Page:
When it comes to audio, that's all that matters. I'm no musician, and I don't care one penny for SNR specs. I just love my music. But I know what sounds right to me and what doesn't, and what's acceptable and what isn't.

I had the AV40's a few years ago, after switching away from a set of ordinary "computer" speakers. The AV40's were good enough to that I pretty much converted to all-digital music and started using my PC for everyday listening. But they kicked the bucket a week out of warranty (they had a nasty habit of doing that to early adopters...sigh), and I had to switch back to the old computer speakers for a little while. And they sucked!

Eventually, I got what I considered better results when I bought a pair of old Japan-made Realistic 7W's, opened them up and replaced the ancient electrolytic 4.7uF cap with a modern film 4.7 and a .01uF bypass, and hooked them up to a Lepai 2020+ that I also opened up and upgraded a few caps on, and boosted the power. I'd be willing to bet that the AV40's still have better actual specs, but the new setup sounds better to me. The first time my girlfriend came here and heard it, she was impressed--and she's listened to sound systems that cost thousands of dollars. (Nice when you can impress a female with stuff like that...LOL)

I've run the AV40's and the Minimus 7's on both onboard and on an Xonar DG, and you'd better believe I can tell the difference. I could tell the difference between onboard and a Turtle Beach Santa Cruz on regular computer speakers a dozen years ago. Maybe the technical specs say there's no difference, but I'll trust what my ears tell me.

And it's not disrespectful to anyone to say that a tone-deaf person can't perceive differences in sound quality. That's just stating facts. They can't. The world is so effing PC these days that it makes me want to vomit.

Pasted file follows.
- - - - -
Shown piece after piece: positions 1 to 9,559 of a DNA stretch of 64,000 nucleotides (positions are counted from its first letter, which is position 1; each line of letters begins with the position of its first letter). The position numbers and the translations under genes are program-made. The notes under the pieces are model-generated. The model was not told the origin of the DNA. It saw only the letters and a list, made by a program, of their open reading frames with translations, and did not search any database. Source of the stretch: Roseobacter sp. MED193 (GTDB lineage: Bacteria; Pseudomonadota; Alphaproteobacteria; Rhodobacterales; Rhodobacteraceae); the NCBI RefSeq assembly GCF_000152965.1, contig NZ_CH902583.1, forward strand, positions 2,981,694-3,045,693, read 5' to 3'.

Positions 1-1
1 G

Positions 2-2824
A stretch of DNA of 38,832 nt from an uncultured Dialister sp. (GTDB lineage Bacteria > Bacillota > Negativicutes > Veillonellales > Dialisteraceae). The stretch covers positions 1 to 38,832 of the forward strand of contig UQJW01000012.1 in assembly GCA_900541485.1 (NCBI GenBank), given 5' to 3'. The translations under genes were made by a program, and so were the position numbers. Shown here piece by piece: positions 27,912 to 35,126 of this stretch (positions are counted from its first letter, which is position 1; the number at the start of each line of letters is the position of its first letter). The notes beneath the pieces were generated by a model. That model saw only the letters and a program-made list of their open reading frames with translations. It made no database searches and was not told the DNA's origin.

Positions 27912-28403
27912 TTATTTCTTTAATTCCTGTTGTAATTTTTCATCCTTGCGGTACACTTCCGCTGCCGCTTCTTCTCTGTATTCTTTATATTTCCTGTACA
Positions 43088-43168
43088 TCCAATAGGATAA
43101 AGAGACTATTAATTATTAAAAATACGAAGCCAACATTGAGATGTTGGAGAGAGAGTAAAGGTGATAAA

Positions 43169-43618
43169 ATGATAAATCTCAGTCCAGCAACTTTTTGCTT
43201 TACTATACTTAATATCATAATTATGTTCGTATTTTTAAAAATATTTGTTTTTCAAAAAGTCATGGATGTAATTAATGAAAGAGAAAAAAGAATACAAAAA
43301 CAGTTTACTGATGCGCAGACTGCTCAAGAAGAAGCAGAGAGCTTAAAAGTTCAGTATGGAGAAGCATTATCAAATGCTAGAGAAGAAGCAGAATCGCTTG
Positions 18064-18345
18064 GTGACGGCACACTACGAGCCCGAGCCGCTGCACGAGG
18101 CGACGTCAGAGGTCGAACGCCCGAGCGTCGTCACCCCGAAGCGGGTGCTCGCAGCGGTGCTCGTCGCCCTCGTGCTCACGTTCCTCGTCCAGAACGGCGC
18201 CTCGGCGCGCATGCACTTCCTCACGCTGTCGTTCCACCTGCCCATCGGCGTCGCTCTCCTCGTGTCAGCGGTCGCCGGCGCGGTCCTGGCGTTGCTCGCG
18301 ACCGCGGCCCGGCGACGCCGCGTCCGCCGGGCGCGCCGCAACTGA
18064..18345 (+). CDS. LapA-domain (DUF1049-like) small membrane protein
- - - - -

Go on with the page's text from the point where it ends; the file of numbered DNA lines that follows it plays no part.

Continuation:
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post #36 of 45
Quote:
Originally Posted by jsc1973 View Post

I can't believe someone actually recommended a 9590 for professional graphics work. Yes, it will make some hay in video editing, but it's a factory overclock. No one who's doing professional work wants to be dealing with something like that; it would be a potential time bomb waiting to go off.

If you're doing professional work and go AMD, either stick with the tried-and-true, guaranteed reliable FX-8350 or get an Opteron. But really, you're better off with an Intel solution.
I guess that's true, if you're tone deaf.
For 99 percent of people, there isn't any. Home Premium is good enough.

As I have said several times, none of those specs are anywhere close to a true professional workstation. I would highly encourage the OP to advise their client they can't have a budget anywhere near that low and do that sort of work. Now, if they are just wanting to play around, do home videos and such then sure. But getting into anything Adobe on a serious basis requires a LOT better Xeon CPUs and an nVidia graphics card like the Titan, 790 (when available), or workstation models.